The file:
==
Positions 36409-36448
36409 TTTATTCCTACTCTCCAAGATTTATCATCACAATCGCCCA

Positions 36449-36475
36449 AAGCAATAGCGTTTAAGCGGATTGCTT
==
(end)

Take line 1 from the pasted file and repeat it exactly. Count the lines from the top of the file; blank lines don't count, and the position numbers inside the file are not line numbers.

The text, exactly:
Positions 36409-36448